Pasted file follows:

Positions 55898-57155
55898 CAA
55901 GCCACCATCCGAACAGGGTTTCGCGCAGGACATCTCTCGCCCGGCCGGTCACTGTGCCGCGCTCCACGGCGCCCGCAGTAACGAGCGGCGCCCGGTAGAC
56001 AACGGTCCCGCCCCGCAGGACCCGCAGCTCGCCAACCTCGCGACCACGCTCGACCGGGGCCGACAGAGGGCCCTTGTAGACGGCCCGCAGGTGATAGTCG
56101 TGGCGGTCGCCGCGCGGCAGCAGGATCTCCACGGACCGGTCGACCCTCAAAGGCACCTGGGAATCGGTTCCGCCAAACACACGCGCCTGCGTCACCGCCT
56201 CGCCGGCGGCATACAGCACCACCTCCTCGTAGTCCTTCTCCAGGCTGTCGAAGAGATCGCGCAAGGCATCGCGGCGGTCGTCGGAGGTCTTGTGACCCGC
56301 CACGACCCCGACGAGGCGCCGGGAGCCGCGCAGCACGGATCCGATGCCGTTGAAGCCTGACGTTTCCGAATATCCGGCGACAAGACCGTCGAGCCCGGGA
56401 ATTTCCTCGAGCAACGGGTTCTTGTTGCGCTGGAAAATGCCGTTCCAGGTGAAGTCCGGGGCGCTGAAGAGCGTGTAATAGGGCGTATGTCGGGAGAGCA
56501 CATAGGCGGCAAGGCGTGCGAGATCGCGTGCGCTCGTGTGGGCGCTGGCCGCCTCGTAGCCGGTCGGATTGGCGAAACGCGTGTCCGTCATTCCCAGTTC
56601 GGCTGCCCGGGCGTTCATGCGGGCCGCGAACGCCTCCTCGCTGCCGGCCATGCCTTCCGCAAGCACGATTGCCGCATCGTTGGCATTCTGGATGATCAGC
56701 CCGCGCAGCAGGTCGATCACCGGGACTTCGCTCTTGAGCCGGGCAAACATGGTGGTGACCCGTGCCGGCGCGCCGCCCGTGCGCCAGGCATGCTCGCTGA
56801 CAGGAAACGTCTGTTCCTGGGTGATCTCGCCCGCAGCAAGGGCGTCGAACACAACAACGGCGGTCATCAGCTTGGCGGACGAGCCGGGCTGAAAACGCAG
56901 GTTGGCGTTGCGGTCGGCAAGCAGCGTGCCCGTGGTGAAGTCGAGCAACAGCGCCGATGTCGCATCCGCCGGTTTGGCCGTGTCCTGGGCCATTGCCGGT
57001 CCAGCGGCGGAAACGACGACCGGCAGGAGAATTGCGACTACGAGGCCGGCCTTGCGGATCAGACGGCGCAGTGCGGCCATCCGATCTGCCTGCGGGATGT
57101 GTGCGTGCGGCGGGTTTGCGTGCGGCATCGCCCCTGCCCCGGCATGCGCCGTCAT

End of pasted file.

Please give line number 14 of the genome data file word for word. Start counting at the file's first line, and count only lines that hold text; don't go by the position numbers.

57001 CCAGCGGCGGAAACGACGACCGGCAGGAGAATTGCGACTACGAGGCCGGCCTTGCGGATCAGACGGCGCAGTGCGGCCATCCGATCTGCCTGCGGGATGT